Early on, when people would ask how Gus was sleeping and we would answer honestly, they would usually be surprised, but then would be quick to point out that it probably wouldn’t last. I had read about sleep regressions, however Gus’ sleep pattern stayed pretty consistent as he got older. Around four months, (which is a typical sleep regression milestone), it did become harder for him to fall asleep initially, and there were nights where he would fuss and even cry before falling asleep (for a while, this even became the norm), however his overall sleep pattern remained the same (down for bed around 8PM, then awake at either 4AM or 6AM to eat).

The Slow Slide

Just before Gus turned six months old, we made a small change in our sleeping routine, since I figured out how to breastfeed lying down in bed. Now, instead of offering Gus a bottle for his 4AM or 6AM feeds, I would breastfeed him. This was relaxing, enjoyable and let me stay in bed longer. A few times when Gus woke up an extra time in the middle of the night, I breastfed him then too, since it was so easy now. I soon decided however that this wasn’t a good idea, as despite our best intentions I was sliding into breaking rule #2a, so I made the decision that for any wake-ups before 4AM, Gus would get a bottle, and any wake-ups after 4AM, we would breastfeed.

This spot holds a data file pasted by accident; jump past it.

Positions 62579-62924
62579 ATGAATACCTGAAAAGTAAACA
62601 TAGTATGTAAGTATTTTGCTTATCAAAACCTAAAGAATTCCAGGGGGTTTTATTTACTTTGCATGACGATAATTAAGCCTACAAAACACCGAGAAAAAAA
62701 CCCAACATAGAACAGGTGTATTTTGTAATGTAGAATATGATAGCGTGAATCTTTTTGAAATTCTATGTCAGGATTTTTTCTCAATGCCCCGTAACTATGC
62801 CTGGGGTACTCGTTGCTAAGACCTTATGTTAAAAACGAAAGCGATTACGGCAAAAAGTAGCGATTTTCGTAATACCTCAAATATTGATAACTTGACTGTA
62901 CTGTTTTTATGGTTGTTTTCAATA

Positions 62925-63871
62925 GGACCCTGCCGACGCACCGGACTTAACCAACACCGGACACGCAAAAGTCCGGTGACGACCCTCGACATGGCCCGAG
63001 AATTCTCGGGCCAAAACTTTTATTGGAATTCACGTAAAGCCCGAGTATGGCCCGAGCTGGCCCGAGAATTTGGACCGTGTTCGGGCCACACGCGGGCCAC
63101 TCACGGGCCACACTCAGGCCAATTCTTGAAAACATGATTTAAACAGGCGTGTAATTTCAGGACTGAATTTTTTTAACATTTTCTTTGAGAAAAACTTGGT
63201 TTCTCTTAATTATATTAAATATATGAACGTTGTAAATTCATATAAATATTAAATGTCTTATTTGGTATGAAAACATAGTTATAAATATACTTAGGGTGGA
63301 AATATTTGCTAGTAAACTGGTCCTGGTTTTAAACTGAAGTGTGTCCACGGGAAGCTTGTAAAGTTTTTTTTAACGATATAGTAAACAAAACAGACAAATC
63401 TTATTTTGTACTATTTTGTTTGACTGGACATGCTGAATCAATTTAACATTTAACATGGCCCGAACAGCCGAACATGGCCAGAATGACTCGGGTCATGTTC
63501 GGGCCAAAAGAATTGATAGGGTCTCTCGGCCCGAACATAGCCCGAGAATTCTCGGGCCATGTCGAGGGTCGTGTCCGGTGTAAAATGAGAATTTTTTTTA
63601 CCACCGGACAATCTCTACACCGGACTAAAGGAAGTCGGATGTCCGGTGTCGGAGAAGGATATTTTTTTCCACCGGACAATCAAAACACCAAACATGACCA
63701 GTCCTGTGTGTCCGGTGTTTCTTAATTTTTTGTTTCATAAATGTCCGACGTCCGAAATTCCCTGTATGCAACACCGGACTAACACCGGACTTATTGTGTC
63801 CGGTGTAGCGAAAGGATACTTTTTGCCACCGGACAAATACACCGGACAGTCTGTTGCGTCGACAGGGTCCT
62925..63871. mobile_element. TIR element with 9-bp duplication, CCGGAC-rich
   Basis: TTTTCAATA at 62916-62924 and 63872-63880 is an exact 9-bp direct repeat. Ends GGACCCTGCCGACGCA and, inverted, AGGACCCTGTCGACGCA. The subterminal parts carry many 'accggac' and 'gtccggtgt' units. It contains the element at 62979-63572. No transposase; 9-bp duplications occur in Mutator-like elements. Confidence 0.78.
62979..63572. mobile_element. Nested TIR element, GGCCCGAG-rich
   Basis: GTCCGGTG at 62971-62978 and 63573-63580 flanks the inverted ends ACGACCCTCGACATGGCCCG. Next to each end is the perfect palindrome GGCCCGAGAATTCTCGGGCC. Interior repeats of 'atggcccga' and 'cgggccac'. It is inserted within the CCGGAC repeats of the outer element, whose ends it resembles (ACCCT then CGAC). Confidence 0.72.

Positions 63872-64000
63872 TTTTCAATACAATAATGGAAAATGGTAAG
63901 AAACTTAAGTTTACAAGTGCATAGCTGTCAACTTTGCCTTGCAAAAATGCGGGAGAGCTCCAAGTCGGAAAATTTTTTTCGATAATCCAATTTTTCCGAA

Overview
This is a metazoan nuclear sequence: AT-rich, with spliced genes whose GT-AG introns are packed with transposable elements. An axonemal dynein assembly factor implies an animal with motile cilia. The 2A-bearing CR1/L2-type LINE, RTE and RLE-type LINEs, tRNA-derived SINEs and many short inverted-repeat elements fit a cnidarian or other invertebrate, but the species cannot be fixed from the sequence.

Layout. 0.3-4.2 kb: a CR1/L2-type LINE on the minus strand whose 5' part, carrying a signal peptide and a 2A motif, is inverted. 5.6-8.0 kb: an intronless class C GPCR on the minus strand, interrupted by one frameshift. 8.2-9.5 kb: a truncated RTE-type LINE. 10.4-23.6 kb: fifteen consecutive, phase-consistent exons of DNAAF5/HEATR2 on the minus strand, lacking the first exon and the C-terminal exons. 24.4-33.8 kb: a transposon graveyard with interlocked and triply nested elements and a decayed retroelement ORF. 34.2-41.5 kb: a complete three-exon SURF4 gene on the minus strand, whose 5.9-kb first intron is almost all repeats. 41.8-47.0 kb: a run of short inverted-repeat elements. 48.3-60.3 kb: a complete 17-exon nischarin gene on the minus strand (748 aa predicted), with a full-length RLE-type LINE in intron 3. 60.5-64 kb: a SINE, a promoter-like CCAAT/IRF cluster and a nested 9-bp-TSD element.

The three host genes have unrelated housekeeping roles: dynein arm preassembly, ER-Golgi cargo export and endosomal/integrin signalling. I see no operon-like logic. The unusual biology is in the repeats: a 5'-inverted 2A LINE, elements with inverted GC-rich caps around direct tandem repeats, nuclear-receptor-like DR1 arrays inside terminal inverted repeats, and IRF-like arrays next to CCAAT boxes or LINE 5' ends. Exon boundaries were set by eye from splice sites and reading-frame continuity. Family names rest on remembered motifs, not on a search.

Despite my continued focus on sleep, around 6.5 months Gus started to regularly also wake up around midnight. This wake-up often coincided with when I was going to bed. Since he was still sleeping in our room, I suspected that me having the light on to read, and the general noise I was making was causing him to wake up and stay awake. My suspicions were confirmed one night when my husband and I were up later than usual, and we heard Gus wake up. However, just as I was ready to go up to calm him down, Gus got quiet and went back to sleep on his own (when he woke up with us in the room, even though we would try to soothe him by just talking or singing to him, we would invariably need to pick him up and feed him before he calmed down enough to sleep). I knew that it was time to move Gus into his own room, however I resisted as long as I could as I enjoyed having him in our room so much.